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Fla. App. Court (2nd DCA) Rules Florida’s Notice of Assignment of Debt Does Not Apply to Deficiency Actions

The District Court of Appeal of Florida, Second District, recently held that section 559.715 of the Florida Consumer Collection Practices Act (FCCPA) does not create a condition precedent that an assignee of a mortgage loan debt must give notice to the consumer 30 days before filing an action seeking a deficiency judgment.

A copy of the opinion in Dyck O’Neal, Inc. v. Kami Ward is available at:  Link to Opinion.

A borrower defaulted on her mortgage loan and the property was foreclosed upon and sold at a foreclosure sale. The judgment was then assigned to a debt collector, who filed a complaint against the borrower seeking a deficiency judgment.

The borrower raised as an affirmative defense the plaintiff debt collector’s alleged failure to comply with a supposed condition precedent under FCCPA section 559.715, which provides as follows:

This part does not prohibit the assignment, by a creditor, of the right to bill and collect a consumer debt. However, the assignee must give the debtor written notice of such assignment as soon as practical after the assignment is made, but at least 30 days before any action to collect the debt. The assignee is a real party in interest and may bring an action to collect a debt that has been assigned to the assignee and is in default.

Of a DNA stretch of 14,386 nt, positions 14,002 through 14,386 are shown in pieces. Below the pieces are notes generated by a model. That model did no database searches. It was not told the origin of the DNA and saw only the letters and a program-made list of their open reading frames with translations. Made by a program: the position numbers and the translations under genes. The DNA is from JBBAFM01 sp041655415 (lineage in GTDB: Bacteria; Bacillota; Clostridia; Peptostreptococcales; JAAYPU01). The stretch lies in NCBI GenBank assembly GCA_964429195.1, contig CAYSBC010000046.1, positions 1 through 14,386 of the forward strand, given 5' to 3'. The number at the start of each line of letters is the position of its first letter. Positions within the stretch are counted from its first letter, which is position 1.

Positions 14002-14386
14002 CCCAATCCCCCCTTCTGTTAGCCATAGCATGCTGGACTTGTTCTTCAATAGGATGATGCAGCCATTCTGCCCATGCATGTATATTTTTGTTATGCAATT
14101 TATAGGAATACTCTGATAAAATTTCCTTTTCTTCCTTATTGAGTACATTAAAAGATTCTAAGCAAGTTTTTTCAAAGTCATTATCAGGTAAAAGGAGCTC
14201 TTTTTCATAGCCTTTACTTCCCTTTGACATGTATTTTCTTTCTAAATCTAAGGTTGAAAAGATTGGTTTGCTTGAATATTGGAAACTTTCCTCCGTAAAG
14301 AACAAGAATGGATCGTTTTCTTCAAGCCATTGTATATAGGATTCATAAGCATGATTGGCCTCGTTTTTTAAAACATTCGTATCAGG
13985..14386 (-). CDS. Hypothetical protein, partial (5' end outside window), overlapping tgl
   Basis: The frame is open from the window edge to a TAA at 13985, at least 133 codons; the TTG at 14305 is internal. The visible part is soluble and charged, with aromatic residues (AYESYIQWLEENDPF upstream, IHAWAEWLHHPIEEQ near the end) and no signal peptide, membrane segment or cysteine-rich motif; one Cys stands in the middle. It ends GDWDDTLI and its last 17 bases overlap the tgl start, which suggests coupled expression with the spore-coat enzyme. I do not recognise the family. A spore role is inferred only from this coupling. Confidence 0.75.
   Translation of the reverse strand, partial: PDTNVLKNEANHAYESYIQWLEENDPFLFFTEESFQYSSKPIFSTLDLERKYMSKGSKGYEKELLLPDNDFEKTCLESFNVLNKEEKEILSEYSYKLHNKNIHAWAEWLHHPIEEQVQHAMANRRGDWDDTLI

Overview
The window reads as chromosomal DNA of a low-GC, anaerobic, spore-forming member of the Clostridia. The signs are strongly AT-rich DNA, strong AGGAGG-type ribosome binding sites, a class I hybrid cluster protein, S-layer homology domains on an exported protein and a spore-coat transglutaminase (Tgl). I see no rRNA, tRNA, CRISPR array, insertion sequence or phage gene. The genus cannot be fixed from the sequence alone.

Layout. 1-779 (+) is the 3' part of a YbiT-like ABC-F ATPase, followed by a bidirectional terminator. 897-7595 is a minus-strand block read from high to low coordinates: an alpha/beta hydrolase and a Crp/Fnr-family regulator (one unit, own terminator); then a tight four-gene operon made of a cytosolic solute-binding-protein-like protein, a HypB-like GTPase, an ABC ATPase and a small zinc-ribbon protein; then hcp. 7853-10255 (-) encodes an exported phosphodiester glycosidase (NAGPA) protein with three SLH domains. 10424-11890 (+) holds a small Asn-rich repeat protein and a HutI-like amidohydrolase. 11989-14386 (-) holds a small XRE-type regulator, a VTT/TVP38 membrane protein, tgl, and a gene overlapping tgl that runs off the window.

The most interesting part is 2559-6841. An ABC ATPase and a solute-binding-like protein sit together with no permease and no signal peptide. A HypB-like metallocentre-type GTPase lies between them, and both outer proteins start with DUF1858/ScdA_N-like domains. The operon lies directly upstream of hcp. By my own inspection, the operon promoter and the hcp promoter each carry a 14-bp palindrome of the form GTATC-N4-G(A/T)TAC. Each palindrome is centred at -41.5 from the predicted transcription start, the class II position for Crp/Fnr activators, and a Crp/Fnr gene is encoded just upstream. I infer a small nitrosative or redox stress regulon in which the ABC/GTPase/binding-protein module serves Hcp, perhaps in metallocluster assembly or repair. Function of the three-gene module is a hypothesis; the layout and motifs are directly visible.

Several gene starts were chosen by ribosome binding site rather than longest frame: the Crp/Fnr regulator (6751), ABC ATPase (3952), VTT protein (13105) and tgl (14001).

See § 559.715, Florida Statutes.

The borrower argued that she received notice of the assignment only 13 days before the deficiency action was filed instead of 30 days as supposedly required. The trial judge agreed and granted summary judgment in the borrower’s favor, from which the plaintiff debt collector appealed.

The Court of Appeal agreed with the debt collector’s argument that section 559.715 does not apply to deficiency actions.

Citing its recent ruling in Aluia v. Dyck-O’Neal, where the Court interpreted a provision of the federal Fair Debt Collection Practices Act (FDCPA) and explained that “[a] deficiency suit is not a ‘legal action on’ the note; it is an action on the final judgment of foreclosure.  The final judgment of foreclosure is not ‘an obligation … of a consumer to pay money,’ nor does it arise from a business dealing or consensual obligation. The final judgment of foreclosure is a judgment in rem or quasi in rem which arises from the foreclosure proceeding.”

The Court reasoned that because the definition of “debt” in both the FCCPA and FDCPA are basically the same, and include the words “arising out of a transaction” with a consumer, its analysis in Aluia applied to the case at bar.

Thus, the Appellate Court concluded, “[i]t follows that a deficiency action is not an action to collect a consumer debt as contemplated by either act.”  Because “a deficiency action is not an action to collect consumer debt, section 559.715’s [30-day notice] requirement …does not apply.

Accordingly, the trial court’s summary judgment ruling was reversed and the case remanded for further proceedings.

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